A short while earlier I’d left the metro as the weather picked up and walked from the Dinamo station (next to the “under reconstruction” Dinamo Moscow stadium) and crossed to the Renaissance Monarch hotel.  Outside lines of SUV’s and Black Mercedes waited with their drivers smoking out their windows while media vans blocked the approaches.  The closed presentations had all gone well, the delegates had voted and I was arriving to meet friend and colleague Sergei Kuzmin (delegate from the Ulyanovsk Region Football Association) to see would we be drinking champagne or beer, or handed a pistol and glass of brandy by the swaggering Premier League bosses.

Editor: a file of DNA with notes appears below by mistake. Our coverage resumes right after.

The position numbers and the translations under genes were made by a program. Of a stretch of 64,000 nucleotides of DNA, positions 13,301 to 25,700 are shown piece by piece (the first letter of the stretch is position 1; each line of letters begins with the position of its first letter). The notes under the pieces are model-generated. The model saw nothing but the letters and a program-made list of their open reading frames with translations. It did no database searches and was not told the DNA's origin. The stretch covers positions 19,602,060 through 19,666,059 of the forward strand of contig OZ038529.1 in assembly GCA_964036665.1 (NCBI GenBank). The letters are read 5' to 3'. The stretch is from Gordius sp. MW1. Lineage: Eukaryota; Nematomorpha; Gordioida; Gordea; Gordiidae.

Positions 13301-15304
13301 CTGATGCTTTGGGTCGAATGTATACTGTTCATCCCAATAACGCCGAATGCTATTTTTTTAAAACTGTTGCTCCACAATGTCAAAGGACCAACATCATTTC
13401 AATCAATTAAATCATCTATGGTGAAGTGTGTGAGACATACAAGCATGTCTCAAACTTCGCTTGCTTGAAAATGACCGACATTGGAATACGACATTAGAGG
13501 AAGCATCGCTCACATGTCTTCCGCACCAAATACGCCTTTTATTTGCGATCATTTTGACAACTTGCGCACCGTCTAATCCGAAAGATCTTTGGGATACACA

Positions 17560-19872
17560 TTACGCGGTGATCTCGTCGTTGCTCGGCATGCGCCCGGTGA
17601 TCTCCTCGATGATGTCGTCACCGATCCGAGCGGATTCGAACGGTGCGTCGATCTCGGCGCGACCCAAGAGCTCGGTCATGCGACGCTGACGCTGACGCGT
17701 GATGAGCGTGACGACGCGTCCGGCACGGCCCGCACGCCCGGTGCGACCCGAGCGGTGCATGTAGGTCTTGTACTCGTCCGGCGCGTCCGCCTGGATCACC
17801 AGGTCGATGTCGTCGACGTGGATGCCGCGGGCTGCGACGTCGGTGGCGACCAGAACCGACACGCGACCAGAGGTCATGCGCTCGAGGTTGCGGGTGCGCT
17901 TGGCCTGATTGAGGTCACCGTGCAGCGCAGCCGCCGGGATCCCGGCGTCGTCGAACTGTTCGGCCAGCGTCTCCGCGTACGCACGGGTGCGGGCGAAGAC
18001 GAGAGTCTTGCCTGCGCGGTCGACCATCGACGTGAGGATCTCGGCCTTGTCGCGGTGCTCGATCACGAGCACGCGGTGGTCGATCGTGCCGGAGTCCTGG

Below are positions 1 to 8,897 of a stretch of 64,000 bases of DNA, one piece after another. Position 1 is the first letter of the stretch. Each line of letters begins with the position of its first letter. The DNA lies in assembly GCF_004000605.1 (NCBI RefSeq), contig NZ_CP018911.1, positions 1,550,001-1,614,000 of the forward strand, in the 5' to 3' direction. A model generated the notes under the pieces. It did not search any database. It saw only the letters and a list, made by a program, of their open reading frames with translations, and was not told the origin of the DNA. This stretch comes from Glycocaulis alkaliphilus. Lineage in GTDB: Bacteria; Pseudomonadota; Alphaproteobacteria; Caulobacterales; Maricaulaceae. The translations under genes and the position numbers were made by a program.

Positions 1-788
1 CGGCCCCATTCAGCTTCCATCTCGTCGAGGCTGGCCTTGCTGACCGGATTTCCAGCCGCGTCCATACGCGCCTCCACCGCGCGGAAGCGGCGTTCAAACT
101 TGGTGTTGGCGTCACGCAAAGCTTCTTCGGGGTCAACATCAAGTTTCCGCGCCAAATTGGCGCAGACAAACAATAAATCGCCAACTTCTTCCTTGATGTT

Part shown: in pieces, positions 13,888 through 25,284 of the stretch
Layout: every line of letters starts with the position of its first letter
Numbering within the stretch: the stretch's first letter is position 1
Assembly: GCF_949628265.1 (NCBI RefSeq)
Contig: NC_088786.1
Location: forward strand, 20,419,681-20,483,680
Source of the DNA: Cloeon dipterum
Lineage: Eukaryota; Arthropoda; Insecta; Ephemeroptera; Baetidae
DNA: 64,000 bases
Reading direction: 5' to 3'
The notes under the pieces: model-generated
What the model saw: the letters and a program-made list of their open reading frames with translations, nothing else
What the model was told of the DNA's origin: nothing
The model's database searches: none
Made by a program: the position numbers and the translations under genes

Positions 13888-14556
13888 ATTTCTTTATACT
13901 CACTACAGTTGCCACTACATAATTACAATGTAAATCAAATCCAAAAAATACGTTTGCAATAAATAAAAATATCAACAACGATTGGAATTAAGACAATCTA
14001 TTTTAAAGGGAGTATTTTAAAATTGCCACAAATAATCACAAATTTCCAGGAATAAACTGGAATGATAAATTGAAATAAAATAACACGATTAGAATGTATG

Normally jovial and laidback Sergei was on edge.  Tolstykh was leading from Pryadkin but it was all in play, again.  Dropout Igor Lebedev was slaughtering Tolstykh in the media and on Twitter, saying that Russian football would be ruined with his election and that disaster loomed.  It was more than just sour grapes, he’d just missed out on a payday that would make Carlos Tevez cry, despite his anti-corruption stance he seemed to covet the power a little too much.  Rent a mouth Vladimir Zhirinovsky, head of the outlandish LDPR party (who actively auction off parliamentary seats to ensure the buyers will receive parliamentary privileges – such as not having to face extradition abroad, see Andrey Lugovoy), waded in with similar comments knowing his fellow oligarch friends would not be best pleased with a proven sheriff coming back to Dodge.  At the table next to ours the Premier club bosses frantically came and went with their handbags, looking for friends from the regions – some of whom had been blocked out of Moscow by dense fog that saw flights diverted to Nizhny Novgorod.  Many raced overland to the capital to exercise their voting mandate, arriving, they hoped, in the nick of time.  31 planes in total were diverted from the 3 main airports and there were rumours of 40 pieces of silver being paid to air traffic controllers, weatherforecasters, pilots and even city authorities (to mess with the clouds in reverse) so that those most likely to vote for the anti-establishment front runner – Tolstykh – to be kept clear of the election.